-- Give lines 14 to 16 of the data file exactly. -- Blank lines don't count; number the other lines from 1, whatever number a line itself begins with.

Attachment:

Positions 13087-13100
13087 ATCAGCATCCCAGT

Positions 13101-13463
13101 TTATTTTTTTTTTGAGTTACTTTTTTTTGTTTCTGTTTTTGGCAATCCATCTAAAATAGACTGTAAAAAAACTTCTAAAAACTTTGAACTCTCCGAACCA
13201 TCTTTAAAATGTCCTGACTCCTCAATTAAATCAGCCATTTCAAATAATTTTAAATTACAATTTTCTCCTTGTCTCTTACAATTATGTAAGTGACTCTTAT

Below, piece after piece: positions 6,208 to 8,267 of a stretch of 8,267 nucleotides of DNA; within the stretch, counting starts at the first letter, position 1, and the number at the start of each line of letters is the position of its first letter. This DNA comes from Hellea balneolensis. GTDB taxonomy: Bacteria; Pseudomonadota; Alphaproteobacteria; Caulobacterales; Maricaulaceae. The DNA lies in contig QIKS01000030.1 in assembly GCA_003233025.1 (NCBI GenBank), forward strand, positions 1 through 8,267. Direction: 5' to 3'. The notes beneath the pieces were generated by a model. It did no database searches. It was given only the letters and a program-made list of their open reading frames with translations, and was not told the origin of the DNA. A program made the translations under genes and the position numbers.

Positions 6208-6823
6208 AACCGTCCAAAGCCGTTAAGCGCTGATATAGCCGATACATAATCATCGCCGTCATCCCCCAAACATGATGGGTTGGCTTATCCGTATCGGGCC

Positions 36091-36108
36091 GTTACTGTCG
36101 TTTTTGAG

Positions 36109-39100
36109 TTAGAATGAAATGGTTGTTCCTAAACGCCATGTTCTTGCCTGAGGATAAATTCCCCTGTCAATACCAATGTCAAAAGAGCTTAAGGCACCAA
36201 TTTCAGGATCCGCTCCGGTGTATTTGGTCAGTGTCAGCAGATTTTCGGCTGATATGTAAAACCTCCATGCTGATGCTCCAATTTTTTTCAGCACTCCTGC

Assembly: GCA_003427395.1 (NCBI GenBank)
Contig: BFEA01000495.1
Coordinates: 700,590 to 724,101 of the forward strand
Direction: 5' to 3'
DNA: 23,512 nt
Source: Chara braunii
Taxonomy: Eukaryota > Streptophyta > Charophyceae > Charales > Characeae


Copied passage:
36201 TTTCAGGATCCGCTCCGGTGTATTTGGTCAGTGTCAGCAGATTTTCGGCTGATATGTAAAACCTCCATGCTGATGCTCCAATTTTTTTCAGCACTCCTGC

Assembly: GCA_003427395.1 (NCBI GenBank)
Contig: BFEA01000495.1